While I think this book was well worth my time given there are few resources that collectively report the implications of climate change, this effort is deeply flawed. Mr. Guzman is not a scientist where he's in dire need of scientific collaboration from two aspects. One would be to report more scientific findings on the implications of a 2º C rise and secondly, to guarantee the overall presentation is up to scientific standards in terms of precisely framed communications.

Mr. Guzman speculates far too much, using his common sense to tie past afflictions to his own predictions of the climate change threat. For example, disparate populations being condensed into close proximity during WWI led to mass deaths via the spread of contagious diseases. The currently observed (Syria) and predicted loss of water resources in poor, populated regions will result in mass migrations. These conditions at least increases the probability of future mass epidemics.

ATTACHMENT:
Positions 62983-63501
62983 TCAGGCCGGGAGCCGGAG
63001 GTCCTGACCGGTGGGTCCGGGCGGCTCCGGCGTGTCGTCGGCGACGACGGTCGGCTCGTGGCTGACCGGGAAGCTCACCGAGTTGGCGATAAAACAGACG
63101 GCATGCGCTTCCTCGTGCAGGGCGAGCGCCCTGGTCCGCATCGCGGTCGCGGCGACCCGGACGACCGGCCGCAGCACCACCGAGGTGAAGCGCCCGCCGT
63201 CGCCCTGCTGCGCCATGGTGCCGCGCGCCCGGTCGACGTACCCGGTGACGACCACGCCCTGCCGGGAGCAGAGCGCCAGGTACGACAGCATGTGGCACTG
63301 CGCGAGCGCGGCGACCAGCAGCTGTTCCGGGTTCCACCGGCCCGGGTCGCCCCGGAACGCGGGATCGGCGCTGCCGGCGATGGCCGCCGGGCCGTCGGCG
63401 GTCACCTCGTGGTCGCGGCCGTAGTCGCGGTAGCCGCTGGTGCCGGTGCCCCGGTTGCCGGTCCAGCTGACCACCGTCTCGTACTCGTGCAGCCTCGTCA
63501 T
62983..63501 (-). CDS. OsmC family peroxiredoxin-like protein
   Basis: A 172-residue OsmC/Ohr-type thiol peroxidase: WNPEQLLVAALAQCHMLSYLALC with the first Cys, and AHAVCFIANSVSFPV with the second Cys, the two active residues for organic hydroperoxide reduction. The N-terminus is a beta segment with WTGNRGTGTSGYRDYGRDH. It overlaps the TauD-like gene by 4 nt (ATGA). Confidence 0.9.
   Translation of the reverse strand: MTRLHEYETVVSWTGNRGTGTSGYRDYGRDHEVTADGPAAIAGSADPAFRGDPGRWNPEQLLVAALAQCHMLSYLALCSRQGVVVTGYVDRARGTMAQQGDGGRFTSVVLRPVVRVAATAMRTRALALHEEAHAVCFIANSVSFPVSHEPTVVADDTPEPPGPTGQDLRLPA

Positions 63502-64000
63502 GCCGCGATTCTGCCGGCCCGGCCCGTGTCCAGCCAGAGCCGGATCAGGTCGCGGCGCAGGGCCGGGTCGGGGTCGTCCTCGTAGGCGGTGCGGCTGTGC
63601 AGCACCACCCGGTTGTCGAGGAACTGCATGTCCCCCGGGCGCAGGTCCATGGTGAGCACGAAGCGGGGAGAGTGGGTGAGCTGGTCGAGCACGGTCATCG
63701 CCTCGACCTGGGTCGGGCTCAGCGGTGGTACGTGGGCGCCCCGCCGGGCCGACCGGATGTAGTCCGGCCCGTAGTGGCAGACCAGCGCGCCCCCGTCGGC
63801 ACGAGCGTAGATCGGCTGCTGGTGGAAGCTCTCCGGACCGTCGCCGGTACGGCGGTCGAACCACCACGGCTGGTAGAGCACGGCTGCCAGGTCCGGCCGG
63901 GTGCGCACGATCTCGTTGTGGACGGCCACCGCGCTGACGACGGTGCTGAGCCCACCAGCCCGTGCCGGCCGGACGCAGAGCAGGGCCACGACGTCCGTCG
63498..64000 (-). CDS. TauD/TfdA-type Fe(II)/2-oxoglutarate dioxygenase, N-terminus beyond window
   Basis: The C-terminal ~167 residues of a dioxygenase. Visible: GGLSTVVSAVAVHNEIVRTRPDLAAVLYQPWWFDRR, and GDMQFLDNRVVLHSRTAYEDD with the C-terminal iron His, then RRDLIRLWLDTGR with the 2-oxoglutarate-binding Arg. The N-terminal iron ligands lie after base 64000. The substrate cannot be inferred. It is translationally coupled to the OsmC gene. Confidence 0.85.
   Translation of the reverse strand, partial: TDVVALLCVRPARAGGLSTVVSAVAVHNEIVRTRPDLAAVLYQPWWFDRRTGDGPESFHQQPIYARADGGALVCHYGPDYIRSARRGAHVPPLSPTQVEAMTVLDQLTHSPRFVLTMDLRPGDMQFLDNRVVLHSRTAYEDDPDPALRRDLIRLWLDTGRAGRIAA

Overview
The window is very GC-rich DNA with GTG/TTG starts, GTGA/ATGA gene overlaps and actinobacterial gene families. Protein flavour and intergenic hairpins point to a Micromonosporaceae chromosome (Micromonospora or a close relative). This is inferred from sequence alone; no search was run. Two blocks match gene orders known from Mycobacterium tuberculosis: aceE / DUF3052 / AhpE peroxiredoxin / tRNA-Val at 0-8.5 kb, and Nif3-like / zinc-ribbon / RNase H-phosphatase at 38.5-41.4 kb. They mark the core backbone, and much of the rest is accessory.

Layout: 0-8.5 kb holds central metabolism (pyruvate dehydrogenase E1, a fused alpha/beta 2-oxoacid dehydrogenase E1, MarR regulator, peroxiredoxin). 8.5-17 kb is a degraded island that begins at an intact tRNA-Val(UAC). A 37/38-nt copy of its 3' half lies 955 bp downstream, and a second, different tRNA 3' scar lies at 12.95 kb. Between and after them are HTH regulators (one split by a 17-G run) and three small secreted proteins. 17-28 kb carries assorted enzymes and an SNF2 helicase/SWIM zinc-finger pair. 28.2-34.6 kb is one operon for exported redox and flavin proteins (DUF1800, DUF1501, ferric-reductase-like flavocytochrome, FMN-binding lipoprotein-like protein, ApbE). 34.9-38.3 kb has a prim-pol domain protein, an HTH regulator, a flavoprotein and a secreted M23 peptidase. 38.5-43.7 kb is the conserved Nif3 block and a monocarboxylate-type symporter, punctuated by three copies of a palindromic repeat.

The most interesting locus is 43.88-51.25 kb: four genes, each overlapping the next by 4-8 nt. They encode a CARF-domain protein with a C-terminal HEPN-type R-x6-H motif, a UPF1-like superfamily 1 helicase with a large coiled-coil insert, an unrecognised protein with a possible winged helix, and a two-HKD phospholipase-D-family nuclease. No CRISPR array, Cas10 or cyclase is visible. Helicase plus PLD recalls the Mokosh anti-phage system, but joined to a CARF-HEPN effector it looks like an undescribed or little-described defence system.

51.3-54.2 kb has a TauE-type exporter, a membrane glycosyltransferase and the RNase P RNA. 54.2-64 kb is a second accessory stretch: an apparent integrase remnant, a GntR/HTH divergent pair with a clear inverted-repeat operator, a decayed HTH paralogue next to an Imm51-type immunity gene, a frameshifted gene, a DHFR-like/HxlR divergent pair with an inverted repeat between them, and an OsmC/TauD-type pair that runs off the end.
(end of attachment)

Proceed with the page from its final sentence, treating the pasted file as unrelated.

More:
I'm confident this general threat assessment is probably accurate, but I'd appreciate far less coverage of past tragic events with mere speculation about the future and instead, far more reportage on predictions by scientists publishing on this topic.

Perhaps we have the technology now to mitigate this sort of contagion threat. That's doubtful, but I wouldn't assume the past would repeat itself since not all conditions are similar, particularly given our technological advancements. I think it would have been far better to more fully report the prediction of scientific assessments on epidemics and edit out the common sense assessments by our layman author.

I also found the coverage on predicted changes to the ocean life and food chains in general far too lightly analyzed. This argues that the reader of this book should complement this book with Elizabeth Kolbert's The Sixth Extinction: An Unnatural History, which focuses on the mass extinction threat humans have introduced via anthropogenic global warming.

Overheated also needs a science-centric editor to eradicate all the sloppy language and thinking. We're confronted with Guzman's non-scientific rhetoric that is gut-cringing to science literate readers reading about a science-centric topic. Terms like, "felts", "knows", and the misuse of other terms; e.g., "believers" and "skeptics". For the latter, `skeptics' is his term for those instead behaving like standard-issue denialists, green-washers, or cranks/contrarians. There's also a lack of citations for provocative factual assertions and a misleading dice analogy [3].